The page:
It seems like everywhere I’ve checked out recently has some combination of herring, shad, or perch. Any place with a tide swing seems to be housing shad - the outflow at Gravelly Point/Duck Pond, Rock Creek Park, and Tidal Basin are a few of such places. Gar are also starting to become active again in the Duck Pond as they prepare to get their spawn on as well – start tying up rope flies.
Rain is in the forecast for Tuesday this week. Be sure to check the little falls gauge before heading out. I'll probably take a break from the Shadness Madness and pursue some trout this week.
The world is your oyster this time of year – shuck it.
What a glorious weekend to get on the water. With air temps in the low 70s to mid-60s, fish were doing exactly what they were supposed to be doing this weekend – spawning or gorging. Not a bad time to be a fish...or a fisherman for that matter.
Shad (Hickory, Gizzard, and Americans) are thick up at Chain Bridge/Fletcher’s Cove. More Americans and Striped Bass have moved into the river offering anglers a shot at larger Instagram trophies. As noted last week, shad have sworn off the pink stuff. Hit them hard with CHARTREUSE darts, torpedoes, or any other small fly with that color incorporated on sinking line and you should be in the game. For stripers, throw larger herring pattern streamers or big clousers on sinking lines to get down in the water column through all the shad. Vary your retrieve until you start connecting (FYI - you may snag a gizzard shad or two…just roll with it).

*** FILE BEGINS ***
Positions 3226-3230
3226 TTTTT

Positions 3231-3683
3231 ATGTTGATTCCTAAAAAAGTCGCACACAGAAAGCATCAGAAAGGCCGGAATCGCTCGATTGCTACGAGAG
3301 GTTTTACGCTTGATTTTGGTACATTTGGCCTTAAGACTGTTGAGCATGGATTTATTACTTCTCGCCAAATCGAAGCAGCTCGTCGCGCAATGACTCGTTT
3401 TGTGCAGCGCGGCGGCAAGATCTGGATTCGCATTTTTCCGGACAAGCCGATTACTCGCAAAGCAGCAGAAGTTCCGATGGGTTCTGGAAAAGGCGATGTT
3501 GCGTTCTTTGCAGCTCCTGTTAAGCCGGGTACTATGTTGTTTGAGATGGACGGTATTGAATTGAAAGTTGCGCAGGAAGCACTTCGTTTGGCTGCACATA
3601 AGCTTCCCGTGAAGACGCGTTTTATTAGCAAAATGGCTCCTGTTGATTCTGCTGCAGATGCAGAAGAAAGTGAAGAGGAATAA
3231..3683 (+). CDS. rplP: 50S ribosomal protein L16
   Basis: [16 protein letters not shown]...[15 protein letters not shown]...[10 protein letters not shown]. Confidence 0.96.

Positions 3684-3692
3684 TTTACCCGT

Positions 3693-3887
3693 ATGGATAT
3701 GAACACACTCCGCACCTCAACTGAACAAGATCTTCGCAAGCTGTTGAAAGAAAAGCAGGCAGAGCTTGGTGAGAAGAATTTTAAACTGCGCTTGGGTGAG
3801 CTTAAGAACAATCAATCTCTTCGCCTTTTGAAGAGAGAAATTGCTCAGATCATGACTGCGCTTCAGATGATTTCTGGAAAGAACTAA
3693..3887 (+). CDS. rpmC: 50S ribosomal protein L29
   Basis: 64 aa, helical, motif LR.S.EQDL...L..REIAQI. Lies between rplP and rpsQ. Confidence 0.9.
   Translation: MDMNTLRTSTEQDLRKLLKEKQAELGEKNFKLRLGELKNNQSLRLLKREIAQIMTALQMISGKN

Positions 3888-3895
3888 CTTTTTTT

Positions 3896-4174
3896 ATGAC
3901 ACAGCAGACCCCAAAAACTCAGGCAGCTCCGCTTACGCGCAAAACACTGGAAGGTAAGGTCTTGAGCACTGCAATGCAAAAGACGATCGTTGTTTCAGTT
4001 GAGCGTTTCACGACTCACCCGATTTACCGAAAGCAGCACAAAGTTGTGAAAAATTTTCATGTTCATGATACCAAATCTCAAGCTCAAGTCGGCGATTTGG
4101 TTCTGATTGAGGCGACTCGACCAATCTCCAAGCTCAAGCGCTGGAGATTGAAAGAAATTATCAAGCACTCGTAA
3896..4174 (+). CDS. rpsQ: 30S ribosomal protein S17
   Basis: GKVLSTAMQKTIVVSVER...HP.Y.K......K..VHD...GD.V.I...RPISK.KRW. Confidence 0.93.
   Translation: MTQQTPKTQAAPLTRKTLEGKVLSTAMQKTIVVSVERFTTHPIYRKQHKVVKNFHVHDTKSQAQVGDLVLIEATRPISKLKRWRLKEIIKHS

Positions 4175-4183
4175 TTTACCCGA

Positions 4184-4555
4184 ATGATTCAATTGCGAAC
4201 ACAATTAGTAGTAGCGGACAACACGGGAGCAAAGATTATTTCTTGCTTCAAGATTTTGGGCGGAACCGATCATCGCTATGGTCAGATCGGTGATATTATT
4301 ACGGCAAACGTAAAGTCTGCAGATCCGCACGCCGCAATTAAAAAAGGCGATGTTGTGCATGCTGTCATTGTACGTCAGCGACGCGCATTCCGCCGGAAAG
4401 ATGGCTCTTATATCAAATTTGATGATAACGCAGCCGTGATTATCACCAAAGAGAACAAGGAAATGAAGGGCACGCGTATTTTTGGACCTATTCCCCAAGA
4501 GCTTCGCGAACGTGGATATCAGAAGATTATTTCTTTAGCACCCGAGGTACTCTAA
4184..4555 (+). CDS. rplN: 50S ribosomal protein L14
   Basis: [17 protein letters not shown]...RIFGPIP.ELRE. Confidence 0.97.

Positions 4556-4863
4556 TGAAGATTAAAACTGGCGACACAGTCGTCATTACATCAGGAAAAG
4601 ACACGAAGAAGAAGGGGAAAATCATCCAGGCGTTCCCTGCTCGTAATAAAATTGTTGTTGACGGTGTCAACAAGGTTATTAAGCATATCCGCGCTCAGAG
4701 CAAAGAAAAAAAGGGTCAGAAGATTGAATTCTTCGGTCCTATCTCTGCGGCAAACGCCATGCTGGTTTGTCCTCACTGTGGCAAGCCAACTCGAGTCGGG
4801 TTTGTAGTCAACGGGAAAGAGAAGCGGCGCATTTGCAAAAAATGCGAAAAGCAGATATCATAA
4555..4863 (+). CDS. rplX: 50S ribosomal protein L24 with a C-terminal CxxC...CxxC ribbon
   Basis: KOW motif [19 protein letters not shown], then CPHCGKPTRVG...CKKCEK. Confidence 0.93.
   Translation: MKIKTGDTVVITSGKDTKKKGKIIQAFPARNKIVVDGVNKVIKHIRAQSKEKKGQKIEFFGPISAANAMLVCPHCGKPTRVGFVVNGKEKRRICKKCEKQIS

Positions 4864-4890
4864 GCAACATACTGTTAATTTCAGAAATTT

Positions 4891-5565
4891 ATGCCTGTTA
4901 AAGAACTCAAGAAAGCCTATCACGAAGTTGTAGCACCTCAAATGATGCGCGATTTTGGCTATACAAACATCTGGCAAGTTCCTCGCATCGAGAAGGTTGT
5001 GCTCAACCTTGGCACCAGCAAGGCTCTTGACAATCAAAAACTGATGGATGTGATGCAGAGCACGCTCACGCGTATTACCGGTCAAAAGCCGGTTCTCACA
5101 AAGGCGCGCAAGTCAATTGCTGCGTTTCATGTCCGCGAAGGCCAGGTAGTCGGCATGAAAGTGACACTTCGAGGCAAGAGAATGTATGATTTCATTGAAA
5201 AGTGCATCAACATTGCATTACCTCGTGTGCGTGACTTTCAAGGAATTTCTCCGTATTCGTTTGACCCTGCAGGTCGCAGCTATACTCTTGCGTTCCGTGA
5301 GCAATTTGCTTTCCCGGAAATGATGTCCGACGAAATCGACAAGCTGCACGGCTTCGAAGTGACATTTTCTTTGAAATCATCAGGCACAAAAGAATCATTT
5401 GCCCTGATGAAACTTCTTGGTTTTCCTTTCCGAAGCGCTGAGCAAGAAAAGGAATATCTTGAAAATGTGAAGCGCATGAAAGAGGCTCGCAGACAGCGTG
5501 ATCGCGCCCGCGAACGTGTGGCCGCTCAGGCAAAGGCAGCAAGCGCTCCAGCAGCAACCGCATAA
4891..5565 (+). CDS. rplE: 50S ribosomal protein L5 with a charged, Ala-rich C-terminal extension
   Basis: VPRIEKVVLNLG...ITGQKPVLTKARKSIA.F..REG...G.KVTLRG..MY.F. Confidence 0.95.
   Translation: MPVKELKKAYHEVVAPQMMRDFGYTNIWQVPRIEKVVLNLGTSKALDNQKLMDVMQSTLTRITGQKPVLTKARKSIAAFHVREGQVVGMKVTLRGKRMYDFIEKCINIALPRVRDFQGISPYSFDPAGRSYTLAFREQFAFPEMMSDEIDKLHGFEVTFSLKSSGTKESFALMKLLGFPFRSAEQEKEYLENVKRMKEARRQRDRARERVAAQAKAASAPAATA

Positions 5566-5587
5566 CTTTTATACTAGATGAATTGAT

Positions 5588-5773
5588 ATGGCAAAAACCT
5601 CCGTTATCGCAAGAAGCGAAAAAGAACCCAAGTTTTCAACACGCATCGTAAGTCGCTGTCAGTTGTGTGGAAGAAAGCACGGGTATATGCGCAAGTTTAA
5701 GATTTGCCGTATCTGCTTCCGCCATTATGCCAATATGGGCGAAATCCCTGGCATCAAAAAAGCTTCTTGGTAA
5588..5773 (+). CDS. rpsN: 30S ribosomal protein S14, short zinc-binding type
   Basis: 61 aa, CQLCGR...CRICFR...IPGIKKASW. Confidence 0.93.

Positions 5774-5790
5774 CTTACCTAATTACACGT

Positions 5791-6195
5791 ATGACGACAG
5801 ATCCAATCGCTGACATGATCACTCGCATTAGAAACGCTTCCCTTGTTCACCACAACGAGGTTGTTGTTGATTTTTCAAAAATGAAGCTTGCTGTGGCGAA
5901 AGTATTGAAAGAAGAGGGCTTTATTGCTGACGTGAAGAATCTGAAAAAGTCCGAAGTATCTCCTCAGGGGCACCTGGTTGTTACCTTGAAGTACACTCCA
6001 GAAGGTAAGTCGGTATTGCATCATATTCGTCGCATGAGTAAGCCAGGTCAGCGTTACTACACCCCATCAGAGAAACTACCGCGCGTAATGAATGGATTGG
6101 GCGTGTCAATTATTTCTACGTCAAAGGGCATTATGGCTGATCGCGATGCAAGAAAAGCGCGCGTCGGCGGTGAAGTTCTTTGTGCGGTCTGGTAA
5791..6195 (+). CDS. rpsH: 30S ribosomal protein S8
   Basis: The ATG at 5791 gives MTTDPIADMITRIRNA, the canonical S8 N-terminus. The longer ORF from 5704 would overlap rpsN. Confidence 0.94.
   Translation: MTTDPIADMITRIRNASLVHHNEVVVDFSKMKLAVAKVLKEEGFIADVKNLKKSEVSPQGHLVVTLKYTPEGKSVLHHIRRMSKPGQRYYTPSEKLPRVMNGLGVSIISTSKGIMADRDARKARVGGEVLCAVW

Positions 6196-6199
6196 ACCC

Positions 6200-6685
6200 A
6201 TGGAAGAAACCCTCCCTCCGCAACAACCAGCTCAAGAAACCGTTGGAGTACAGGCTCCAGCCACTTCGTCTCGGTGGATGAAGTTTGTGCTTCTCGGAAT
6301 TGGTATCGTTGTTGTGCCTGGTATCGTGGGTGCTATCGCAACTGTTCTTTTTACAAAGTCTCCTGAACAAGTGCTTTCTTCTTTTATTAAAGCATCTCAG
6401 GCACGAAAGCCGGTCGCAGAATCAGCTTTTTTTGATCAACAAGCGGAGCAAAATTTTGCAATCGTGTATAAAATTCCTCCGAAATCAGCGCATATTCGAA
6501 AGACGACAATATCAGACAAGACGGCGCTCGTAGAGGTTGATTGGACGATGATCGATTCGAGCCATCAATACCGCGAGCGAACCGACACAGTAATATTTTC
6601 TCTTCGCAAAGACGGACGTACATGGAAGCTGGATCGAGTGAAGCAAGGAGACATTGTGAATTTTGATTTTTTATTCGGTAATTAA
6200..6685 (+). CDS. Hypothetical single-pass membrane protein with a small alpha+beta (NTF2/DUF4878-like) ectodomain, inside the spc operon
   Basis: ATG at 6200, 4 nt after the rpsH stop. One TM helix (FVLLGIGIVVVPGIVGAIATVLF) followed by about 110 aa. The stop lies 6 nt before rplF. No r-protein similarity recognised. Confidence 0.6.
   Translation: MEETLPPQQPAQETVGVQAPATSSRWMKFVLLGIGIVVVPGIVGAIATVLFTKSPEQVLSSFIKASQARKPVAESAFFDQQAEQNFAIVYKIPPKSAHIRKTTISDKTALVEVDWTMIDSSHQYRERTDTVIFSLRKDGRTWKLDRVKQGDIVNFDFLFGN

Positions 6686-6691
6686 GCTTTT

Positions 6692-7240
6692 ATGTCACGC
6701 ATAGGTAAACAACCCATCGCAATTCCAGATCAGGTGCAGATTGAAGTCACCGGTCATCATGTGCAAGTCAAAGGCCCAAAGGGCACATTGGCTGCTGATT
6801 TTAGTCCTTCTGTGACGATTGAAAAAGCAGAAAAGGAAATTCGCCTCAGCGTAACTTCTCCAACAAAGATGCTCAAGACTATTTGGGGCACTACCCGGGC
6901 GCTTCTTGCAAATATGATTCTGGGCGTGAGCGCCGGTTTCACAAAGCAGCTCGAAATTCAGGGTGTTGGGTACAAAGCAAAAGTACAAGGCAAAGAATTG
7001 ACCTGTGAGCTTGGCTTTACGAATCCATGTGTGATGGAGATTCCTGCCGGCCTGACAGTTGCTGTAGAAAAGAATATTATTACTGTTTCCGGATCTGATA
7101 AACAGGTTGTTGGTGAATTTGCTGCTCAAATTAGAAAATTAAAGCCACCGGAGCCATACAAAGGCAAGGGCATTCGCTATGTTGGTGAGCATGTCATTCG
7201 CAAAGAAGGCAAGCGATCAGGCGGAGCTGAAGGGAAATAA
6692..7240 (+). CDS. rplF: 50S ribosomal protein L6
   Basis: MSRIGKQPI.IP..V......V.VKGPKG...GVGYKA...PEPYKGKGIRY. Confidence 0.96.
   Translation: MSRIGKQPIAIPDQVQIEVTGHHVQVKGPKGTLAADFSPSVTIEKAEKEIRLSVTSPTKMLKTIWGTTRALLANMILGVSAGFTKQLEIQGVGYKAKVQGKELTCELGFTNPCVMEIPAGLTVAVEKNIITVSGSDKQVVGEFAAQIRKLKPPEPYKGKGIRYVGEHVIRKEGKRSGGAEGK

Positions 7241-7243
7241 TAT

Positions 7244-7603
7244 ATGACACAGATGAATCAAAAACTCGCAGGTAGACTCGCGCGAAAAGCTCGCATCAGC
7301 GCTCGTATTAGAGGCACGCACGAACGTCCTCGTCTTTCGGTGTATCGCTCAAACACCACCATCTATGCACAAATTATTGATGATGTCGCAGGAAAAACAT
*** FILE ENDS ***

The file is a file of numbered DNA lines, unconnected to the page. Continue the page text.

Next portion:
For fishermen targeting largemouth bass in the more tidal section (below Three Sisters), continue to look for structure on hard bottom in shallow water that’s close to deeper water.
The night bite at Gravelly Point has been consistently productive thus far in the early season. I’ve been hooking into schoolie stripers, pre-spawn largemouth, smallmouth bass, crappie, white perch, and even a walleye (or three) in the past couple weeks on Sex Panthers and similarly themed clousers. About an hour and a half to two hours after the tide drop have been the most productive times. Try fishing the Duck Pond flats for largemouth and other typical mixed bag action on the incoming tide.
Rock Creek Park is flush with shad, bass, sunfish, and carp right now. For those wishing to catch shad or bass on lighter gear, this is your opportunity.